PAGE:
Feb. 4 (Bloomberg) -- Soybeans reached a seven-week high on speculation that warm, dry weather will reduce yield potential in Argentina, boosting demand for U.S. supplies. Corn fell on slowing export demand and reduced ethanol output.
Light rain provided limited relief to less than 30 percent of the Argentina growing region in the past three days, and dry, warm weather during the next week will increase crop stress on about 40 percent of the fields from central Argentina to Paraguay, Commodity Weather Group LLC said in a report today. Soybeans inspected for export jumped 32 percent in the week ended Jan. 31 to the highest since the week ended Nov. 15.
“The Argentina weather continues to provide support,” Gregg Hunt, a market analyst at Archer Financial Services Inc. in Chicago, said in a telephone interview. “Exports continue to be much stronger than people expected, because the weather concerns have encouraged buyers to ship supplies rather than cancel and buy cheaper beans from South America.”
Soybean futures for March delivery gained 1 percent to close at $14.8875 a bushel at 2 p.m. on the Chicago Board of Trade, after touching $14.98, the highest since Dec. 17.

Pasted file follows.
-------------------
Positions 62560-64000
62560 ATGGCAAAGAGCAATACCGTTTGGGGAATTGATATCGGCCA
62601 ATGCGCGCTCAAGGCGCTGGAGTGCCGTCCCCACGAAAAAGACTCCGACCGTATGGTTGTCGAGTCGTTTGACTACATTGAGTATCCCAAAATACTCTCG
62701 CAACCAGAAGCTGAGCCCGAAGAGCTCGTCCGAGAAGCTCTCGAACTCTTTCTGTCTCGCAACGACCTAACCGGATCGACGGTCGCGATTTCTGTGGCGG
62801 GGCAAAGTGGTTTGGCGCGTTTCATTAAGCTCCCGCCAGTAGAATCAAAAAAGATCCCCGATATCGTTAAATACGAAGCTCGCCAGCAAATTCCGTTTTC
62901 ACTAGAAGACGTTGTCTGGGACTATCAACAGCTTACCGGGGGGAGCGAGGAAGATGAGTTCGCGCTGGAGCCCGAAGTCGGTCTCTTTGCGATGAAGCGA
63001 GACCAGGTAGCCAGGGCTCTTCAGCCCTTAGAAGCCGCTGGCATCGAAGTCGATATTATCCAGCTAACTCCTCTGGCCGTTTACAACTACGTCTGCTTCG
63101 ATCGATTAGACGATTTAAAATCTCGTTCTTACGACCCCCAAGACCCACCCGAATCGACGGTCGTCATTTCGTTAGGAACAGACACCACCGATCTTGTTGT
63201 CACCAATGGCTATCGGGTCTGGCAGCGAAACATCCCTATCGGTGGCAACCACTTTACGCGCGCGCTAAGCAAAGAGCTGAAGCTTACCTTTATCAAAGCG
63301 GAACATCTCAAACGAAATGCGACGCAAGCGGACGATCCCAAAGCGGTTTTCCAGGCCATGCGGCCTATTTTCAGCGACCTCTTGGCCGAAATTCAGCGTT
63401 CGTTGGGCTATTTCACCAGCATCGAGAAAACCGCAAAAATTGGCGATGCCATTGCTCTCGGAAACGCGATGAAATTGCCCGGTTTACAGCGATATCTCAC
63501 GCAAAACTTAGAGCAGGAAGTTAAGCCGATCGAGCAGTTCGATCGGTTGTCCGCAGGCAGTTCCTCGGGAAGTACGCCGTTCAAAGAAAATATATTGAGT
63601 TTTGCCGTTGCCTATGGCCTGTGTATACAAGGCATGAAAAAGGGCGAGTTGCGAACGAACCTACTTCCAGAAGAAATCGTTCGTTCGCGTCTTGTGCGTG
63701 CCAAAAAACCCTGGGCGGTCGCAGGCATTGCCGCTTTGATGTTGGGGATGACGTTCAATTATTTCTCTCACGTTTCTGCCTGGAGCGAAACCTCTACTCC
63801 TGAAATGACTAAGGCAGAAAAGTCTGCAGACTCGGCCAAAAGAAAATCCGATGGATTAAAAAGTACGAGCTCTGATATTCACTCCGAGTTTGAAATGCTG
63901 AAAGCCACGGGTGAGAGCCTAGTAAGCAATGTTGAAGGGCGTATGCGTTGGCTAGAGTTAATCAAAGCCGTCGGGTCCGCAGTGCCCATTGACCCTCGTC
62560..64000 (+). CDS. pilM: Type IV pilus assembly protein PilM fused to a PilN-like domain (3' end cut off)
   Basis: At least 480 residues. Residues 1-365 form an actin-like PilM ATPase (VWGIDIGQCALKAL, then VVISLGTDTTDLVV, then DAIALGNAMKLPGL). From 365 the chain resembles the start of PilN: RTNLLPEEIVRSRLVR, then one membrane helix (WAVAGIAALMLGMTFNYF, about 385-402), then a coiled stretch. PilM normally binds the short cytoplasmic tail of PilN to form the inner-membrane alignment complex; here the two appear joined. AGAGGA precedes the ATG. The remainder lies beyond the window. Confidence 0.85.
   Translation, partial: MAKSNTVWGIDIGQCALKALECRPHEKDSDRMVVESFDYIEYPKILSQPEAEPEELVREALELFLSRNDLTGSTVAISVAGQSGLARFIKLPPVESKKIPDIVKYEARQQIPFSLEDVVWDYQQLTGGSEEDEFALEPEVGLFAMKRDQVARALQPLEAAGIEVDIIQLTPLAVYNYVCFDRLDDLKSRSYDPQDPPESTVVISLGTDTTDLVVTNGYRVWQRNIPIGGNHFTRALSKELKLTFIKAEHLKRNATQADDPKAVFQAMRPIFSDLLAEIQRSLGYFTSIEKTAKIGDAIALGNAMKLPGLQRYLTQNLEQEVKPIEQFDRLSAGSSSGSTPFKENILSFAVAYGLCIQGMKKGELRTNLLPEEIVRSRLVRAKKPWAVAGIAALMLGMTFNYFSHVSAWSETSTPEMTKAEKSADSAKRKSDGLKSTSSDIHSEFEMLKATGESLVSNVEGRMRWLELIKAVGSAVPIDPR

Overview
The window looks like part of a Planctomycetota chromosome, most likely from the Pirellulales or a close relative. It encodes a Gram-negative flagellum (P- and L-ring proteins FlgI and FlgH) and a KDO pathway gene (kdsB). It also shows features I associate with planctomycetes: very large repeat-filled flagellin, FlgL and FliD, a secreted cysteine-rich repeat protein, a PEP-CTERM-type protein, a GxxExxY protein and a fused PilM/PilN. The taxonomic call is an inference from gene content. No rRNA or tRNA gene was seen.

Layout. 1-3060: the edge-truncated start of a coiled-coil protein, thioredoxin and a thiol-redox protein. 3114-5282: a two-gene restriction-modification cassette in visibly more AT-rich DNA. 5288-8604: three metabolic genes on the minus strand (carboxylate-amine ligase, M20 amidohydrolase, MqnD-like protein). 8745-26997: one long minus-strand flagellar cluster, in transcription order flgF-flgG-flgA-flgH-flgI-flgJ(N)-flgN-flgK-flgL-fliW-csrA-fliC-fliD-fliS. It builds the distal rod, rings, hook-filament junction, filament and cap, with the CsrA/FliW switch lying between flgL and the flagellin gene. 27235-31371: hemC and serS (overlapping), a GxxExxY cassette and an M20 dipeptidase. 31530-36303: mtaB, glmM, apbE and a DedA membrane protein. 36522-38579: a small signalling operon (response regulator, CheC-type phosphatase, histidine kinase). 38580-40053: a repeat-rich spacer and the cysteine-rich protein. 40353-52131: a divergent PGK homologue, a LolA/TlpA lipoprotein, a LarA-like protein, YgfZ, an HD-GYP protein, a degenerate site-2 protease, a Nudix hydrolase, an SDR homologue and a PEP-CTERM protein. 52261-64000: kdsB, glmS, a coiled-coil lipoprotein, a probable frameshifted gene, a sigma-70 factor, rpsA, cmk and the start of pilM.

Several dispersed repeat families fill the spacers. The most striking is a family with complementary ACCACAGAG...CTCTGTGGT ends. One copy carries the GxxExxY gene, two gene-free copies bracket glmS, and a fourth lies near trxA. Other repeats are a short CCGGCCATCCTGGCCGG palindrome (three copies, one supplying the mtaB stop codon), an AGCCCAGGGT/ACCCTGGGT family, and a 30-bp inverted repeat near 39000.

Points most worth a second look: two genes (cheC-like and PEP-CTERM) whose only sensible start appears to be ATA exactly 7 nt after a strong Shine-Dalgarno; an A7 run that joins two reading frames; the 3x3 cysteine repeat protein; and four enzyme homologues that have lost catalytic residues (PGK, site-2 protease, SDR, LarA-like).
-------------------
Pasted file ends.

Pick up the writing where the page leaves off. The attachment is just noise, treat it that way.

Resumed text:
This year’s soybean harvest in Argentina may be 52.9 million metric tons, according to the average of estimates of 23 analysts in a Bloomberg survey. That’s less than the 54 million forecast by the U.S. Department of Agriculture, which will update its estimates on Feb. 8.
Corn prices fell after the government said U.S. grain inspected for export plunged to the lowest since July 2003 during the week ended Jan. 31, Hunt said. U.S. production of ethanol, made mostly from corn, fell 2.8 percent to an average of 770,000 barrels a day in the week ended Jan. 25, the lowest since the Energy Department began collecting weekly data in June 2010, the government agency said last week.
In Chicago, corn futures for March delivery slid 0.2 percent to $7.3425 a bushel.
Corn is the biggest U.S. crop, valued at $76.5 billion in 2011, followed by soybeans at $35.8 billion, government figures show.
--Editors: Thomas Galatola, Millie Munshi